Shout "Fizz!"
 Take it to the top
 If Midnight taking my world, Hate is nothing
 Say "Buzz!"
 Take it to the top
 Whisper my world

fetish erotica

Last but not least is Fetlang, a very NSFW language whose source code resembles fetish erotica, and is "licensed under the BSDM (BSD, modified) license".

Here's a relatively tame Fetlang program that just echoes the arguments passed to it:

Make Sean moan
Worship Carrie's feet

Bind Amy to Saint Andrew's Cross
    Have Amy hogtie Sean
    If Amy is Carrie's bitch
        Make Slave scream Sean's name
        Make Sean moan

It only gets more risqué from there.

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#20. Q#

"The future is quantum", asserted IBM in a 2017 blog post, which conveniently touted their own quantum computer, the IBM Q. The theoretical foundations of quantum computing were laid by Paul Benioff, Richard Feynman, and many others in the early 1980s, but it's only recently that engineering has caught up to theory and the construction of quantum computers like the IBM Q has become possible.

Quantum computing offers immense advantages over traditional (classical) computing in particular domains like cryptography, physical simulations, and highly-parallelisable problems like solving systems of equations. Recently, Google proclaimed quantum supremacy with an algorithm that ran on their 54-qubit Sycamore quantum processor in just 200 seconds. An equivalent algorithm would require 10,000 years of processing time on a state-of-the-art classical supercomputer, rendering it practically impossible.

Programming a quantum computer is entirely different from programming a classical computer, because quantum effects like entanglement, coherence, and uncertainty come into play. Even at the most fundamental level, quantum programming differs from classical programming. The traditional logical AND, OR, and NOT gates are replaced by Hadamard gates, Toffoli gates, and Pauli X, Y, Z gates. It is not a matter of simply learning a new programming language to learn quantum computing, but rather like learning an entirely new, extremely difficult skill (with a lot of mathematics and physics behind it).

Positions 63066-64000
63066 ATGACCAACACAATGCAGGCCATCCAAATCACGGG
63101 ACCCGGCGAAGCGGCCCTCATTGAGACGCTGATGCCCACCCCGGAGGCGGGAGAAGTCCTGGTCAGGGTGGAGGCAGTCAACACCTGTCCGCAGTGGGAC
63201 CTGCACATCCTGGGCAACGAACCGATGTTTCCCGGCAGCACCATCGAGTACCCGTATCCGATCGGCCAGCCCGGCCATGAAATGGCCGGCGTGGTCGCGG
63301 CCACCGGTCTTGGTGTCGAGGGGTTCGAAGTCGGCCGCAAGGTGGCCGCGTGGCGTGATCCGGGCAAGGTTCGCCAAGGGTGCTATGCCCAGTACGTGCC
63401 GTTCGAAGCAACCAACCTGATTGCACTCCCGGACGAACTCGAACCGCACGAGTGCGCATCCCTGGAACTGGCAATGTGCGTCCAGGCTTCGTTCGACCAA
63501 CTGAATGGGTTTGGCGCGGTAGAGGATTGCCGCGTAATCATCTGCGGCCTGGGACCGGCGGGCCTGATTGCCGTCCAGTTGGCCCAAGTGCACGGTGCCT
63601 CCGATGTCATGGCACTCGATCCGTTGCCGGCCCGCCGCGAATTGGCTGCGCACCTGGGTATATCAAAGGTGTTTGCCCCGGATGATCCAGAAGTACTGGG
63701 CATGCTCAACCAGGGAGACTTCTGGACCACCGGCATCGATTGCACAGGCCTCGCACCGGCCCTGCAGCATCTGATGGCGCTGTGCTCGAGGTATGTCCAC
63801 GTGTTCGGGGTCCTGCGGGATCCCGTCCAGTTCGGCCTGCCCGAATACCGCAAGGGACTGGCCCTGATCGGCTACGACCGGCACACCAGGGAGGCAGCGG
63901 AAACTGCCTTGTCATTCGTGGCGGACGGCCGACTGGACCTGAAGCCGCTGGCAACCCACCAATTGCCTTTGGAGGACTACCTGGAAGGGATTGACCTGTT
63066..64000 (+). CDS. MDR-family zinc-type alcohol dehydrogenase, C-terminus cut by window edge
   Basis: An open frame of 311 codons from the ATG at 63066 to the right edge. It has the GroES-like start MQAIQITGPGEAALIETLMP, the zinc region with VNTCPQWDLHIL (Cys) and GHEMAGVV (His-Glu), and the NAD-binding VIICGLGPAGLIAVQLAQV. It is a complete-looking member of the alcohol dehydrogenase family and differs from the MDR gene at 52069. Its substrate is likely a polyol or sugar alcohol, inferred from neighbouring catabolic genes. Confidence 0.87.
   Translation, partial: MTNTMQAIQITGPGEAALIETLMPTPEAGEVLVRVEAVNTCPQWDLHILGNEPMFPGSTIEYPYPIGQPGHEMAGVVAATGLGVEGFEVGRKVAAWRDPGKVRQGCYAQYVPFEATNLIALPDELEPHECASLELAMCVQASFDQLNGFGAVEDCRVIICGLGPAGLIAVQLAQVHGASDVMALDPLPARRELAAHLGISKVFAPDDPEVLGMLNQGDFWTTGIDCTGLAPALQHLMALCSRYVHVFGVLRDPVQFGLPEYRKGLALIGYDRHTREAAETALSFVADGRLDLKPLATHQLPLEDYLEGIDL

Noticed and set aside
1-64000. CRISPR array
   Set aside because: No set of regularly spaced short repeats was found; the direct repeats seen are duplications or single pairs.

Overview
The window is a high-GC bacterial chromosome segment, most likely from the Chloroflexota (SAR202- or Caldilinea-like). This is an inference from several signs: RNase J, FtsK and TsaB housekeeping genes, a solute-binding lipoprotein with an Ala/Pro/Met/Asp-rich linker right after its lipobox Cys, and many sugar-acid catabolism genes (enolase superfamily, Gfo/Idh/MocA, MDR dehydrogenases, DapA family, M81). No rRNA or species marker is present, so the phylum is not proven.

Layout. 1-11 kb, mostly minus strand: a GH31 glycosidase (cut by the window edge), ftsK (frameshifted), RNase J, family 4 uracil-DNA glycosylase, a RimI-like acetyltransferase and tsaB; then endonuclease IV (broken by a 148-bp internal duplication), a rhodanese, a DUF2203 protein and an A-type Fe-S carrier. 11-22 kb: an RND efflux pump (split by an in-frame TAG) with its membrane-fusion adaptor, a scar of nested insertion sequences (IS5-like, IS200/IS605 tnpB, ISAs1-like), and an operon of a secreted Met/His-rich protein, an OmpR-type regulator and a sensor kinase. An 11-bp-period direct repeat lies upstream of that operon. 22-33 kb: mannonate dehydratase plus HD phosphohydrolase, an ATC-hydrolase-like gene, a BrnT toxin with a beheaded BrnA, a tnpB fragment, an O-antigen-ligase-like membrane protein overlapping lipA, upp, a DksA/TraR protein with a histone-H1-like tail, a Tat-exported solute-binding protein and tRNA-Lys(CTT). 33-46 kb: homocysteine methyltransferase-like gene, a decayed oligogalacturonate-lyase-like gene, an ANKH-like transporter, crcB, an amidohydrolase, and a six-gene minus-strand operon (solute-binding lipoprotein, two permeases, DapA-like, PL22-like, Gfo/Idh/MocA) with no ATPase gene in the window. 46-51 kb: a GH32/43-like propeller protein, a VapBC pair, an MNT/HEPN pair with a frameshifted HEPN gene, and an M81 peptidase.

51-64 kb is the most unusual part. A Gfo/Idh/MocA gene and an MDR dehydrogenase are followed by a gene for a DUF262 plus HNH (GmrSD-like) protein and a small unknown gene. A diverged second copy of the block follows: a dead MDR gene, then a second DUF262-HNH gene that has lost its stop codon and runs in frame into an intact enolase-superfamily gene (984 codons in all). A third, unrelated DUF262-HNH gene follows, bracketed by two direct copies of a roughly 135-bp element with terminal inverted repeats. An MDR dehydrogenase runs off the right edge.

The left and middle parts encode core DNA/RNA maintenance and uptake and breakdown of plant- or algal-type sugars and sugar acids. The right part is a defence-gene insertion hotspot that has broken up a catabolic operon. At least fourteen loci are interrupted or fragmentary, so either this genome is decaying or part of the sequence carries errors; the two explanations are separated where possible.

Still, Microsoft has attempted to make the transition from classical programming to quantum programming as smooth as possible with their Q# programming language, first released to the public in late 2017. Q# joins Microsoft's "sharp" family of programming languages, preceded by C# and F#. There are extensions for Q# for Microsoft's Visual Studio and VS Code IDEs, which are packaged with quantum simulators (since most people don't yet have access to actual quantum computers).

Q# code looks quite similar to C# code, and Microsoft have provided lots of helpful documentation and examples for you to get started. Because Q# is designed to run on actual quantum computers, it is usually run from within another language (like Python or C#), and the quantum simulator from that language interacts with Q#.

For example, here's a bit of Q# code, that -- when called within C# host code -- will measure the value of one of a pair of entangled qubits, followed by the second one. The same value will always be returned due to the entangled state:

operation TestBellState(count : Int, initial : Result) : (Int, Int, Int) {
  mutable numOnes = 0;
  mutable agree = 0;

  using ((q0, q1) = (Qubit(), Qubit())) {
    for (test in 1..count) {
      Set(initial, q0);
      Set(Zero, q1);

      CNOT(q0, q1);
      let res = M(q0);

      if (M(q1) == res) {
        set agree += 1;

      // Count the number of ones we saw:
      if (res == One) {
        set numOnes += 1;
    Set(Zero, q0);
    Set(Zero, q1);

  // Return number of times we saw a |0> and number of times we saw a |1>
  return (count-numOnes, numOnes, agree);

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Programming languages, like real-world languages, come in a wide variety of shapes and forms. Not every language needs to be declarative, or functional, or object-oriented. A language doesn't even need to have the ability to define named variables or functions in order to be able to compute anything you throw at it. There are a huge range of possibilities, as the above list attests to.

If you're as fascinated with programming languages as I am, I recommend you pay a visit to, where you can learn more about these and many other esoteric languages. If you're interested in creating your own programming language, watch this space. I hope to put out a guide within the next few months on developing your own language and compiler from scratch!

If you liked what you read above, you should follow me on Dev.To or Twitter to get more of that sweet, sweet content. If you really liked it, maybe you could support me by donating just a few of your country's currency units to me at Ko-Fi.

Whatever you do, thanks for reading! / blog / 20-intriguing-unusual-and-goofy-programming-languages